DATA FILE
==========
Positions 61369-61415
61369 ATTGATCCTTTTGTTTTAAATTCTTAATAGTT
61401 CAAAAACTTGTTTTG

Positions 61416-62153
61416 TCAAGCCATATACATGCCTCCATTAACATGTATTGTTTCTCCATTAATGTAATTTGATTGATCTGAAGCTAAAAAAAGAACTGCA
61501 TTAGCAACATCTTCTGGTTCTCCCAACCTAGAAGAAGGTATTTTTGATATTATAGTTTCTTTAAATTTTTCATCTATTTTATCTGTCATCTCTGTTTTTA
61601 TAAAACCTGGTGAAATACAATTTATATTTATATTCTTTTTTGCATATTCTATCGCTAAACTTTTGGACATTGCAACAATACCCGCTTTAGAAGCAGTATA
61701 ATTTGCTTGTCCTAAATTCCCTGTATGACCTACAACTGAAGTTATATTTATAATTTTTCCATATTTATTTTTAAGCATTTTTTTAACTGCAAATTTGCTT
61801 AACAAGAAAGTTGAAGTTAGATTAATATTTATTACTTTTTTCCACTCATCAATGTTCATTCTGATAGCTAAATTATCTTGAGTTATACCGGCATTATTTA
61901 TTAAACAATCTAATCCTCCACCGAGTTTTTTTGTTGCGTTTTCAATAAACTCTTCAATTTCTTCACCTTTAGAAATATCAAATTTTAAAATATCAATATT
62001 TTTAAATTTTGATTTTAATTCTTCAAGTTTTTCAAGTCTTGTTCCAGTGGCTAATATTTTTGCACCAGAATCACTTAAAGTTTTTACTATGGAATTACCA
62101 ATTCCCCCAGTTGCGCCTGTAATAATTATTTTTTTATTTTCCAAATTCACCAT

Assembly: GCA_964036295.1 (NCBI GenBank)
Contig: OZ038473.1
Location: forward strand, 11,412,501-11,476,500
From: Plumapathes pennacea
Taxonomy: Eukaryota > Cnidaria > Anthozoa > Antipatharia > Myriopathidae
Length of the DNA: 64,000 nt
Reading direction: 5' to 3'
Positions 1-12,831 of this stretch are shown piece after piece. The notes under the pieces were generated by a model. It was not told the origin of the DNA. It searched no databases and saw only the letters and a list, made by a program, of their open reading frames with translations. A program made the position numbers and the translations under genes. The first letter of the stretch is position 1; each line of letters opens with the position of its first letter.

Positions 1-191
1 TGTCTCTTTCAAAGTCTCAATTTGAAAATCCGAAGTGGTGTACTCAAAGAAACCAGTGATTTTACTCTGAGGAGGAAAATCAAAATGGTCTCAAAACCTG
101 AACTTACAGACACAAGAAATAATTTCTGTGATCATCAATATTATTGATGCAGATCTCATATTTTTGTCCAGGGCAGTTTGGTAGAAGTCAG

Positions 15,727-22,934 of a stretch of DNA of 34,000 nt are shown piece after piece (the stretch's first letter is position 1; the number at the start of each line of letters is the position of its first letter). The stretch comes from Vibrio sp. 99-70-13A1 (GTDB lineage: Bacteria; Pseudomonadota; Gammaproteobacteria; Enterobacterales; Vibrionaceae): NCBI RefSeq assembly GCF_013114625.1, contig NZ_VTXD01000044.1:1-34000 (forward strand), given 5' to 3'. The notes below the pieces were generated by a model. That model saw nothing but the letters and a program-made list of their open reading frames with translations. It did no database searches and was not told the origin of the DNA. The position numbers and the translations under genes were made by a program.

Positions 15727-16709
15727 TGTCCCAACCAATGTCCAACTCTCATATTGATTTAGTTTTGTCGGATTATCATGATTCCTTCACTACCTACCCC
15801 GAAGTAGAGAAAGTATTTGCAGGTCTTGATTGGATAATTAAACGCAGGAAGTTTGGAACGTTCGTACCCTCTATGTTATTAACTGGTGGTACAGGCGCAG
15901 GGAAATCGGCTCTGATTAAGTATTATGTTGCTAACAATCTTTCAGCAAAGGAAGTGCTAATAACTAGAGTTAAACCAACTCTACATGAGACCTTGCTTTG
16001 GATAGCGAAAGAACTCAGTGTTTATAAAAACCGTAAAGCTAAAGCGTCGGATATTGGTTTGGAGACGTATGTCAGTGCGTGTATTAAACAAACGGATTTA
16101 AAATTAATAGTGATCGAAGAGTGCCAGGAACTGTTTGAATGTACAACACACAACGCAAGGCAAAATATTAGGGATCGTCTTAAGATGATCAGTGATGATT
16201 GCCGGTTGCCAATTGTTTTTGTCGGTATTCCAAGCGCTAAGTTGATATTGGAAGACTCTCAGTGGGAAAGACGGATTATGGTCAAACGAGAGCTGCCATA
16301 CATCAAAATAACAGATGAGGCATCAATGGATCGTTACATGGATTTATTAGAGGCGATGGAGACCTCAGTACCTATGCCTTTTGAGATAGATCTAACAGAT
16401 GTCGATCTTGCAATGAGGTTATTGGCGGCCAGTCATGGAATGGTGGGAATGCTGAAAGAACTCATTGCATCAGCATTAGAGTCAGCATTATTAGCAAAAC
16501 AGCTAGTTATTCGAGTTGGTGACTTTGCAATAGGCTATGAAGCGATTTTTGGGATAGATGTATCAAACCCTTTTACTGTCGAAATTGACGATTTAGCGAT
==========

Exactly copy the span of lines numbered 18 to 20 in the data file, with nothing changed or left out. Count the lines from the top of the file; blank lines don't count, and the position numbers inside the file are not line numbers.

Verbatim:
Length of the DNA: 64,000 nt
Reading direction: 5' to 3'
Positions 1-12,831 of this stretch are shown piece after piece. The notes under the pieces were generated by a model. It was not told the origin of the DNA. It searched no databases and saw only the letters and a list, made by a program, of their open reading frames with translations. A program made the position numbers and the translations under genes. The first letter of the stretch is position 1; each line of letters opens with the position of its first letter.